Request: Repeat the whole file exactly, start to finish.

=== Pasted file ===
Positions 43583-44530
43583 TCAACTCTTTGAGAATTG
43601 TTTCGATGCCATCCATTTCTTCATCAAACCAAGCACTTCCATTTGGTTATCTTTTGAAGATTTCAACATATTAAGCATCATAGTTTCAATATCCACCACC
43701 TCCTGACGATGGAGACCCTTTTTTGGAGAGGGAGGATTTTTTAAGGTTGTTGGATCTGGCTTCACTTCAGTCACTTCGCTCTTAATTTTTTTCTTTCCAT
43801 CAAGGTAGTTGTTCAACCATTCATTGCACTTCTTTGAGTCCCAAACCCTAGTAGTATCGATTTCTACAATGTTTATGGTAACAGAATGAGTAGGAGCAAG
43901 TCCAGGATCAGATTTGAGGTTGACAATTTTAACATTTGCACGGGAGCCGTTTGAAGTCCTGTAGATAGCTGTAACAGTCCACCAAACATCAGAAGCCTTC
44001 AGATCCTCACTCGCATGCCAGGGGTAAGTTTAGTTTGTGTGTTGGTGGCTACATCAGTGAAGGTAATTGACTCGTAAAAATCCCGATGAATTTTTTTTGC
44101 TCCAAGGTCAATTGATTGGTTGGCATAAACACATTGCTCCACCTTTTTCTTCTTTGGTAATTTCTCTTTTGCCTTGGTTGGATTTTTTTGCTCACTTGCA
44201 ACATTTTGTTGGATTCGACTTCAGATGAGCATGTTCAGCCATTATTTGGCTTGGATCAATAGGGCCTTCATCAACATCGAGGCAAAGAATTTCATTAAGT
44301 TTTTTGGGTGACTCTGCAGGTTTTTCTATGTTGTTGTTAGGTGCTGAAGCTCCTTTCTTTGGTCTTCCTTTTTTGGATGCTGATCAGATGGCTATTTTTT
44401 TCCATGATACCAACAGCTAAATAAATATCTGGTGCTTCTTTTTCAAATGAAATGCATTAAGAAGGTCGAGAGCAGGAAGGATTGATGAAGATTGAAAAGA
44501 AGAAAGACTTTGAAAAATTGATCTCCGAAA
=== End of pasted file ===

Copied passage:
Positions 43583-44530
43583 TCAACTCTTTGAGAATTG
43601 TTTCGATGCCATCCATTTCTTCATCAAACCAAGCACTTCCATTTGGTTATCTTTTGAAGATTTCAACATATTAAGCATCATAGTTTCAATATCCACCACC
43701 TCCTGACGATGGAGACCCTTTTTTGGAGAGGGAGGATTTTTTAAGGTTGTTGGATCTGGCTTCACTTCAGTCACTTCGCTCTTAATTTTTTTCTTTCCAT
43801 CAAGGTAGTTGTTCAACCATTCATTGCACTTCTTTGAGTCCCAAACCCTAGTAGTATCGATTTCTACAATGTTTATGGTAACAGAATGAGTAGGAGCAAG
43901 TCCAGGATCAGATTTGAGGTTGACAATTTTAACATTTGCACGGGAGCCGTTTGAAGTCCTGTAGATAGCTGTAACAGTCCACCAAACATCAGAAGCCTTC
44001 AGATCCTCACTCGCATGCCAGGGGTAAGTTTAGTTTGTGTGTTGGTGGCTACATCAGTGAAGGTAATTGACTCGTAAAAATCCCGATGAATTTTTTTTGC
44101 TCCAAGGTCAATTGATTGGTTGGCATAAACACATTGCTCCACCTTTTTCTTCTTTGGTAATTTCTCTTTTGCCTTGGTTGGATTTTTTTGCTCACTTGCA
44201 ACATTTTGTTGGATTCGACTTCAGATGAGCATGTTCAGCCATTATTTGGCTTGGATCAATAGGGCCTTCATCAACATCGAGGCAAAGAATTTCATTAAGT
44301 TTTTTGGGTGACTCTGCAGGTTTTTCTATGTTGTTGTTAGGTGCTGAAGCTCCTTTCTTTGGTCTTCCTTTTTTGGATGCTGATCAGATGGCTATTTTTT
44401 TCCATGATACCAACAGCTAAATAAATATCTGGTGCTTCTTTTTCAAATGAAATGCATTAAGAAGGTCGAGAGCAGGAAGGATTGATGAAGATTGAAAAGA
44501 AGAAAGACTTTGAAAAATTGATCTCCGAAA